I like to think that I know what is going on on Toronto’s stages, but I must admit that there are times when I am just plain out of the loop (this seems to be happening more and more often… an effect of age?).

So I was really surprised that I missed the fact that Danny Bhoy- a Scottish comedian that I look up on YouTube any time I need to laugh so hard it hurts- was doing his show Wanderlust at Massey Hall in Toronto on Friday.

So what happened was: I flaked out on my plans and bought a ticket. I did have to ask myself “What would I do if I wasn’t in Toronto?” and the answer was: I’d actually be taking advantage of the place I was in.

If I were travelling and Danny Bhoy happened to be doing a show in, say, Glasgow or Reykjavik or Ballarat, or wherever I was, I’d spend £30 on a ticket without thinking about it.  I mean, look at him in that Amnesty International T-shirt.

photo from dannybhoy.com

Why was I hesitating? I plugged my nose and swallowed the $14 of fees (fees for what, Just for Laughs, fees for what?) and booked my seat in the last row of the top balcony.

I had a lovely view of a speaker, a pillar, and the top of his head when he was stage left.  But I laughed until it hurt for 90 minutes straight.

A seat with a view

Despite having to rely mostly on my ears to follow his show, I almost fell off my seat a couple of times because I was laughing so hard (maybe his hilarity combined with a bit of vertigo will do that).

It must be tough to be a comedian in the age of social media- I mean, you get to reach a huge following (example: a Scottish comedian selling out Massey Hall), but it must also mean you’d have to come up with a heck of a lot more material a lot faster than you would have had to have done even just 10 years ago.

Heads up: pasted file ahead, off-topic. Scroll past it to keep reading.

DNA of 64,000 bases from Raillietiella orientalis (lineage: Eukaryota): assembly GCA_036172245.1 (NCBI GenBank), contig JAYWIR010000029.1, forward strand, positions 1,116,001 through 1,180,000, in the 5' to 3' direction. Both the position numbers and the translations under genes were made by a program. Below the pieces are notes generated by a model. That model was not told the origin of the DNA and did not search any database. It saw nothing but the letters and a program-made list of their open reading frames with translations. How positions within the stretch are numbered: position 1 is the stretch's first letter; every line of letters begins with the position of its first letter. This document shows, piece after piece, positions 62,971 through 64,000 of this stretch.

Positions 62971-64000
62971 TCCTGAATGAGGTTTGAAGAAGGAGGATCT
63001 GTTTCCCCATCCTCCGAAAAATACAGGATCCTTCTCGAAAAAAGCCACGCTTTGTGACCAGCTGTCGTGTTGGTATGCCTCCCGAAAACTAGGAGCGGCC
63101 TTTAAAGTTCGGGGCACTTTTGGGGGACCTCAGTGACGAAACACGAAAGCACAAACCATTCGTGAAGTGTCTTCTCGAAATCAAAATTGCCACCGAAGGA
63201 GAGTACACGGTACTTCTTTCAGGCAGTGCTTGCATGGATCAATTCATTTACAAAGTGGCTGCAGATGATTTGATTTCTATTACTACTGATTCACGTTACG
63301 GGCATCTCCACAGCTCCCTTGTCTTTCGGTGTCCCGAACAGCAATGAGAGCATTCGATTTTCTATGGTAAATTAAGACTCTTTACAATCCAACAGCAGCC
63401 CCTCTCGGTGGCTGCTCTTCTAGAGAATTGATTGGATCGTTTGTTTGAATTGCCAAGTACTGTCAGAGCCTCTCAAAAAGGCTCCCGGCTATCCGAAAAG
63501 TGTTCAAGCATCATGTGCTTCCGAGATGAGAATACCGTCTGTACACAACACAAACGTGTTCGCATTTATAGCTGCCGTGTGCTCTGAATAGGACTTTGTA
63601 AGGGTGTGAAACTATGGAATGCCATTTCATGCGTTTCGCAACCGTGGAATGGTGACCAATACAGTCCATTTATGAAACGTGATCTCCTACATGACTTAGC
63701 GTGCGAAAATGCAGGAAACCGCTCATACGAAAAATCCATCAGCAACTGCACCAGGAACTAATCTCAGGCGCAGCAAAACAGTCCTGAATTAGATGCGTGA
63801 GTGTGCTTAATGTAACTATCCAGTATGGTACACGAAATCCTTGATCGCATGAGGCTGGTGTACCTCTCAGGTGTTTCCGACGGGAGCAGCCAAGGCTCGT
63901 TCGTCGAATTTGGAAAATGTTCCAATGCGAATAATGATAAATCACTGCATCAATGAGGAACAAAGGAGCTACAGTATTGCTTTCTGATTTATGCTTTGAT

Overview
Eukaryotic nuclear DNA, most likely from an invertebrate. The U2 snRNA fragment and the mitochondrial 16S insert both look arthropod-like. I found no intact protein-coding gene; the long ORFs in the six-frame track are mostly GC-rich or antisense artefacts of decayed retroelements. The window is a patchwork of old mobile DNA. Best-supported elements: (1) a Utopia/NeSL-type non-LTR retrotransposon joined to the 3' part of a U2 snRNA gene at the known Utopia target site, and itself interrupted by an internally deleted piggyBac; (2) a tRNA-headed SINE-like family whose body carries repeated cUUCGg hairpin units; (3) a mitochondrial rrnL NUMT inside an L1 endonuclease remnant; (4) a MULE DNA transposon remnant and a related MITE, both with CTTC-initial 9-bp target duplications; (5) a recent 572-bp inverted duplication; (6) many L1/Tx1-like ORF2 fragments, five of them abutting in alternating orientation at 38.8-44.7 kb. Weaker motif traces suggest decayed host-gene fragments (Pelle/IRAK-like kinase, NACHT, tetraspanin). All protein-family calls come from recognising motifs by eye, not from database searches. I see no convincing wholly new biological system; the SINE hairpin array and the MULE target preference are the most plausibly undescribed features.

But though I recognised some set ups and gags (as I said, I watch clips of his shows on YouTube any time I need to laugh), that didn’t matter- still I laughed.  Maybe people who don’t realise he’s not actually coming up with everything he’s saying on the spot (he’s very spontaneous in his story-telling) would be disappointed.  But they can suck it.  This show was so finely crafted and beautifully delivered that I might as well stop trying to write.

And to top it all off, Danny Bhoy seems to have the same itchy feet as me- he’s suffered from wanderlust since he was a kid, he said (hence the name of his show). And that makes me feel like we can relate, which makes me feel special, just like everyone else. His comedy plays a lot on what he’s observed throughout his travels (he tours a heck of a lot in Australia and Canada, both “stupidly big” countries) and I think you’ll agree that his accent work is spot on:

It was a brilliant show and I laughed the entire time.  From my seat in the high heavens, I could see right into the wings, and right over the audience.  Massey Hall is massive.  Its stairwells are overheated and its balcony seats are just as comfortable as very small uncomfortable pews.

The history is palpable in that place. And I’m not only talking about waves of nostalgia coming over me as I remembered one of my first real concerts, surrounded by my big brother and his cool friends, sitting in the balcony peering down at the righteous babe herself, Ani Difranco circa 1998.

Massey Hall is a very cool old building, a rarity in Toronto- a city that seems to arrogantly knock down our ever-diminishing architectural history to build condos and malls (but mostly condos).  The Hall with red doors was given to the city by the Massey family (who owned everything, and I mean everything in Toronto at the turn of last century) in 1894.  In 1975 it was designated a heritage property.  Hopefully it will stay standing for a long while and welcome more shows and concerts that I will splurge to see.

photo of Massey Hall by Ian Muttoo